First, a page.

Conjecture #4: Quantum Consciousness

“You can’t always get what you want.  But if you try sometime, well you just might find, you get what you need.”–The Rolling Stones (Jagger/Richards)

“I’m-a get medieval on your ass.”–Marcellus Wallace (character, Pulp Fiction)

I conjecture:  In a quantum multiverse, one’s consciousness is a composite of the many worlds.


You’ve been warned folks: I’m-a get metaphysical on your asses.  What’s worse, it’s a personal, almost solipsistic metaphysics.  Hell, it’s my blog, why can’t I?  I might also add that the next couple of  conjectures will be the most controversial, and to some extent they might contradict each other.  Consider it an appropriate quantum superposition–both simultaneously half true.

Few subjects in the sciences are as controversial as the notion of quantum consciousness, as it meets at the junction of theoretical physics and cognitive psychology, and manages to merge the two phenomena that puzzle scientists the most.  Oh, we understand what quantum mechanics is in terms of what it does,  but have no freakin’ idea how and why it does it.   You can say pretty much the same for consciousness.

The concept of quantum consciousness is nothing all that new.  Without getting too technical–because hey, then I wouldn’t understand it either–the notion of a quantum mechanical basis for human consciousness was first directly proposed by Roger Penrose, in his 1989 book, The Emperor’s New Mind.  Built on his earlier work with Stuart Hammerhoff,  Penrose asserted that the human mind can perform functions that are not computable and could only arise from quantum superpositions occurring within the brain.    Max Tegmark,  an MIT cosmologist with no shortage of his own controversial ideas, became the most vocal opponent of this concept, for reasons I won’t go into here, as this is not exactly what I am advocating.     Or maybe it is.

What I am advocating, whether the mind is a quantum computer or not, is that our conscious experience represents a composite of all the universes, or potential universes suggested by quantum theory.  The distinction between potential and actual alternate universes implies the distinction between the Copenhagen and Many Worlds interpretations of quantum mechanics.  And the former seems to make more sense in concert with this conjecture, as it asserts that there simply is no objective reality on the sub-atomic level until we measure it; there are, effectively, only statistical probabilities.  From that it would be easy enough to make the philosophical assertion that our consciousness is essentially a composite of all the possibilities.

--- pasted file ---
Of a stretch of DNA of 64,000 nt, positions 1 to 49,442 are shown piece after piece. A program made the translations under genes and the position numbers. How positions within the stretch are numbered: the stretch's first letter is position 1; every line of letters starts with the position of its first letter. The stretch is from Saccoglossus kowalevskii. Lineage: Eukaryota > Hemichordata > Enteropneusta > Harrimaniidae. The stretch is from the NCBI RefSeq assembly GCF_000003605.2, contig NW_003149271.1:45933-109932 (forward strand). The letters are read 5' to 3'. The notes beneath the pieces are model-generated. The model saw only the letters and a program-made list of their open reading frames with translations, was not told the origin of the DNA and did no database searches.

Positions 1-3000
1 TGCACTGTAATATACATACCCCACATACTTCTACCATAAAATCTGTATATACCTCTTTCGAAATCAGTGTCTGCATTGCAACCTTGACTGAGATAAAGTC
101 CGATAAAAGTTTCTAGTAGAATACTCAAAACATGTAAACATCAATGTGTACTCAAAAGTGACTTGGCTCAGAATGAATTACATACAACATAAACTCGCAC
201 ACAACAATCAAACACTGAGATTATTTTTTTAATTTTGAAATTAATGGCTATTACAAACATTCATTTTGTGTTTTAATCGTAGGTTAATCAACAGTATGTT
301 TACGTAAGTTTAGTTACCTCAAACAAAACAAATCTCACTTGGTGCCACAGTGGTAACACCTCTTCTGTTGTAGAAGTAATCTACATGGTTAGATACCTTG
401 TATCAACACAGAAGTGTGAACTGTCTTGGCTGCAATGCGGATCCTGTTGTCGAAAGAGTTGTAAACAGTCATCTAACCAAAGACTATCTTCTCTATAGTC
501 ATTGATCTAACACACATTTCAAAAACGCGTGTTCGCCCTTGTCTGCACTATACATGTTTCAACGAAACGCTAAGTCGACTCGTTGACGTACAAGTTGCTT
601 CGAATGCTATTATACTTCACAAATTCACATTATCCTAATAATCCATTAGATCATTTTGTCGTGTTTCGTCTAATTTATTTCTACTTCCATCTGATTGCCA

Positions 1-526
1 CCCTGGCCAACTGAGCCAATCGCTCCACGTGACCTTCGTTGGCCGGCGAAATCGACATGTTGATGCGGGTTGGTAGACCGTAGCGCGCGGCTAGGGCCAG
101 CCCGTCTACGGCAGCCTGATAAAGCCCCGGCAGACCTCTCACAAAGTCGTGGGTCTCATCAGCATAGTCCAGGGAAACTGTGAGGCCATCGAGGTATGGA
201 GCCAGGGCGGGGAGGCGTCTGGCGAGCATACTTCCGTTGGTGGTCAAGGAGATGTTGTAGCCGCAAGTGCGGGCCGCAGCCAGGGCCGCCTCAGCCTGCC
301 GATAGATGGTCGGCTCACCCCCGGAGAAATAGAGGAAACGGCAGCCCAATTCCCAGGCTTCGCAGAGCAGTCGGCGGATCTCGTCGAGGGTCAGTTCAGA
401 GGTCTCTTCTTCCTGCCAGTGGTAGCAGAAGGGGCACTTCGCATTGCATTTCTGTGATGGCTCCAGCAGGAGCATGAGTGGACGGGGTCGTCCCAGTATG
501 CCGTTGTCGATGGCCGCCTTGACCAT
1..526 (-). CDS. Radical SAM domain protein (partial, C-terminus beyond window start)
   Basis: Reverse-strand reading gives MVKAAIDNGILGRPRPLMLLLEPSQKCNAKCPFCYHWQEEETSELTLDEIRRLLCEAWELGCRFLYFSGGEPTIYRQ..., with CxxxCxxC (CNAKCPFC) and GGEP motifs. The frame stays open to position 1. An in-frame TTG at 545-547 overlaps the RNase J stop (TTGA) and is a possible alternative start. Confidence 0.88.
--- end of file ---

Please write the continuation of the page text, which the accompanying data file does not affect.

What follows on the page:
But it might not be.  As we only appear to be conscious in one reality at a time, it is certainly within the realm of feasibility to assert that consciousness is a composite in the Many Worlds scenario as well.   If the Many Worlds interpretation is willing to accept that these universes can interact with each other on the sub-atomic level to produce the wave interference pattern described in Quantum Weirdness 101,  why not accept that our consciousness does the same thing? Therefore, consciousness would be a composite across actual, physically real worlds.  David Deutsch, in his book The Fabric of Reality, makes the case that the quantum multiverse is the enabler of free will;  from this I would infer he means consciousness as well.  But the Many Worlds interpretation suggests something perhaps darker and more sinister,  even frightening.  I’m bound to get flamed to no end for even bringing it up–it will be the subject of Conjecture #5.  I call it quantum solipsism.

My bottom-line position on the composite consciousness conjecture: It’s a strong possibility.  I see evidence of it in my own life; but it would take a volume, let alone a blog post, to fully recount.  The best way to sum it up?  The Rolling Stones quote above.  It seems I rarely get exactly what I want, but often get what I need, and just in the nick of time.  What?  You say you don’t get what you need?  Well, read the next conjecture.  It seems that may not be my problem!

Below, Stuart Hammerhoff discusses the notion of quantum consciousness and related issues.

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